Non-government organisations (NGOs) dealing with differently-abled individuals are calling for more cooperation and support from the government in order to level the playing field for employment.

During the 14th Legislative Council meeting recently, the Minister of Culture, Youth and Sports disclosed that only 56 persons with disabilities (PWD) are currently employed, out of the 9,282 individuals registered with the ministry.

Addressing the issue, YB Major General (Rtd) Dato Paduka Seri Hj Aminuddin Ihsan Pehin Orang Kaya Saiful Mulok Dato Seri Paduka Hj Abidin said, “Mindsets need to change. Not just amongst employers, but also family members of PWD.”

However, President of SMARTER Brunei Malai Hj Abdullah Malai Hj Othman and President of National Association of the Hearing Impaired (OKP) Muhd Nur’Azwan Hj Aziz, both underlined the importance of having full support from the government.


“[At SMARTER], we have our own social entrepreneurship programme where we create employment tailored to each of our IWA [individuals with autism],” he told The Scoop.

Malai Hj Abdullah Malai Hj Othman, the vice president of the Council for the Welfare of Persons with Different Abilities Photo: Rasidah Hj Abu Bakar/The Scoop

By tailoring to the different abilities and identifying their strengths, SMARTER is able to give them a job scope where IWA can participate and make a living. But, in order to grow this, resources and backing are limited.

“The government should support NGOs who practice social entrepreneurship like us, instead of treating us as a company or a business.”

Although Brunei signed the United Nation’s Convention on the Rights of People with Disabilities (CRPD) to ensure equal rights and opportunities, Malai Hj Abdullah said that it has not yet been realised. Brunei ratified the CRPD on April 11, 2016, but national legislation to protect the rights of persons with disabilities is still in the works.

According to him, the right support and recognition will allow them to create jobs for special needs individuals as well as empower and nurture them. Malai Hj Abdullah pointed out that it is difficult for special needs individuals to remain competitive in the job market, noting the relatively high rate of unemployment.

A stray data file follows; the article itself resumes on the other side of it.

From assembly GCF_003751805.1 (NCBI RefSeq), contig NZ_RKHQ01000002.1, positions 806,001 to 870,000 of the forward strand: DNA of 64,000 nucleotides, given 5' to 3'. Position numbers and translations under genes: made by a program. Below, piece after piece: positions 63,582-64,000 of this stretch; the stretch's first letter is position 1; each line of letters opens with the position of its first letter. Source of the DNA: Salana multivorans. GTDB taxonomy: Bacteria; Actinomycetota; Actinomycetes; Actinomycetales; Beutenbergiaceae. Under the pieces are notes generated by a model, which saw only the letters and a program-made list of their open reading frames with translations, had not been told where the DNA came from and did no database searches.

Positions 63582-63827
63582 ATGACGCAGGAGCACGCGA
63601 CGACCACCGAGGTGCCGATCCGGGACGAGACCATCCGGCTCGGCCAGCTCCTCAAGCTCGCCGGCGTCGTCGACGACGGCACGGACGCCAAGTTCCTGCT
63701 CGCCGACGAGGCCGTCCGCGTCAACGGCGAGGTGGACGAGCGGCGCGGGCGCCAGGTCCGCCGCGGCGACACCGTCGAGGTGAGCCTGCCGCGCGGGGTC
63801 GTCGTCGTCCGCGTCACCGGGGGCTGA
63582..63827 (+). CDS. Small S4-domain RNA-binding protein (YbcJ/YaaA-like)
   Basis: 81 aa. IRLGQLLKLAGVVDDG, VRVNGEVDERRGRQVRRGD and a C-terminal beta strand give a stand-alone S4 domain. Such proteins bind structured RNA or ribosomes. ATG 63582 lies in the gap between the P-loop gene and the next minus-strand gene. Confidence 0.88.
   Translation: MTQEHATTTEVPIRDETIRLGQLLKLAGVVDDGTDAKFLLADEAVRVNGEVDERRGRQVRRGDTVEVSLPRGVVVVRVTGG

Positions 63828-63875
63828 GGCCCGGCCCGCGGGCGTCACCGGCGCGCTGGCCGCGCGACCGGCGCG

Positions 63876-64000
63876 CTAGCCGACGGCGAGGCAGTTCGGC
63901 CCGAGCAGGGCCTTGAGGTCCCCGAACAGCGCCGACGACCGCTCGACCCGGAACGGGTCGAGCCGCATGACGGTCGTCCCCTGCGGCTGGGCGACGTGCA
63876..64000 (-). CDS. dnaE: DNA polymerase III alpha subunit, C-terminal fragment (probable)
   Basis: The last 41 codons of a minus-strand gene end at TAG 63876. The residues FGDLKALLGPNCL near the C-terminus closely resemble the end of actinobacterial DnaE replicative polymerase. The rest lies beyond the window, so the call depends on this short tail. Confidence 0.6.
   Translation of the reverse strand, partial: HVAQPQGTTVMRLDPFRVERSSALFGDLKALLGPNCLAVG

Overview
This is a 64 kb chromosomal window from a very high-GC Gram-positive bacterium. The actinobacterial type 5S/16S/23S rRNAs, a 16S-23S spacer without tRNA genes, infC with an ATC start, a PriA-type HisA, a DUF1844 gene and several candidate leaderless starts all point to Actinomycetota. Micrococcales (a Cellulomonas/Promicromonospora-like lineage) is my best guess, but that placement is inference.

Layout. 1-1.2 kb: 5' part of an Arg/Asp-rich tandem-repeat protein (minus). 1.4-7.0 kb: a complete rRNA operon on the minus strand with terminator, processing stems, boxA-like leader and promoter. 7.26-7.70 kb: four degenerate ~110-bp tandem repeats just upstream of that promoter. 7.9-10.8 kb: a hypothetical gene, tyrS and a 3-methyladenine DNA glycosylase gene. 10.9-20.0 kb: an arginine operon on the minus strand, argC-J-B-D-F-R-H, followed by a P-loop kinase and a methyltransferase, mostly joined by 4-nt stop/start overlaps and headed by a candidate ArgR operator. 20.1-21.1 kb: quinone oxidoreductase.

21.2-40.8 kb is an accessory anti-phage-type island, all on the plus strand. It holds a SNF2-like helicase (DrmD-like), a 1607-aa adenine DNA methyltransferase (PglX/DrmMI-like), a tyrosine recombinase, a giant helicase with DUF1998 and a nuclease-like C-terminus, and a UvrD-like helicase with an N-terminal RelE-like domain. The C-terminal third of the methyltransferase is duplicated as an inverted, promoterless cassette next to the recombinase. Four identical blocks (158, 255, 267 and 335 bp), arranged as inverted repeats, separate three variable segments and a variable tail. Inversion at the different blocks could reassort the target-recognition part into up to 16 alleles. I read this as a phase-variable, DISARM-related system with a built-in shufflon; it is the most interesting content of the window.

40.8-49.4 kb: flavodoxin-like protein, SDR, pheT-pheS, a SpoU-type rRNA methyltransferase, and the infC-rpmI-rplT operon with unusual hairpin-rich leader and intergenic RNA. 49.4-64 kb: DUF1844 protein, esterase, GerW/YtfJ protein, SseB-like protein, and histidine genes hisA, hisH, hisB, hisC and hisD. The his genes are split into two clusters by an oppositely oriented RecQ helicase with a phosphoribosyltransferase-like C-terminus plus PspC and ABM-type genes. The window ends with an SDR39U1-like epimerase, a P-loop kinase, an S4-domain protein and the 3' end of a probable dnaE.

There are over 10,000 unemployed Bruneians. Over 5,000 are graduates with masters degrees. Over 3,000 have Higher National Diplomas or a professional qualification… So, how can people with different abilities compete?


Out of the $5.3 billion government budget passed for the upcoming fiscal year, more than $50 million has been allocated towards capacity building, skills development and employment creation.

This includes a $43 million budget for the i-Ready programme and the Centre for Capacity Building.

OKP President Muhd Nur’azwan highlighted that apprenticeship programmes and skills training should also be offered to  PWD.

Muhammad Nur’Az’wan Hj Aziz was diagnosed with severe to profound hearing loss since birth. Photo: Courtesy of Muhammad Nur’Az’wan

“There needs to be support in terms of providing short courses at IBTE institutions or even practical training. It will help special needs individuals so that they can be employed just like normal people,” he told The Scoop.

For special needs individuals who are currently studying at higher education institutions, Muhd Nur’azwan suggests they be identified and provided industry attachment after graduation.

“Once employed, the support shouldn’t just stop there,” he said, adding that they should also be given skill development training in order to progress in their careers.

The OKP currently has over 200 members. Out of which, only 20 per cent are working, while two per cent are studying at higher education institutions.

“They too deserve to get salaries. Most of those with different abilities have families to support, they cannot depend wholly on their parents.”


Acceptance should be key to building sustainable and inclusive communities, said advocate for the blind, Norali Ali Yusop.

Himself visually impaired, Norali said that youths with disabilities who are of working age are underrepresented in Brunei’s job market.

“While I cannot be certain whether this reflects the lack of initiative on the part of our local youths with disabilities, or the unwillingness of employers to accommodate… I should stress that they must first possess the academic merits and professional competencies, just like their able-bodied counterparts.”

However, Norali feels that incentivising the employment of differently-abled individuals will help open up more job opportunities. In developed countries, the government provides incentives for employers to hire PWD. For example, in the United Sates, Australia and United Kingdom, companies recruiting special needs individuals are given lower tax rates.

But, he agreed with the minister of Culture, Youth and Sports, saying mindsets need to change.

“Our job market must be flexible enough to respond to the diverse needs of persons with disabilities,” the Special Education Unit officer said.

This includes adapting work procedures to include workers with disabilities and to ensure buildings and infrastructure is accessible.

“I believe the first step that everybody needs to take is to recognise persons with disabilities as people first, disability second, and distinguish being different as another part of human diversity rather than being a deficit,” Norali said.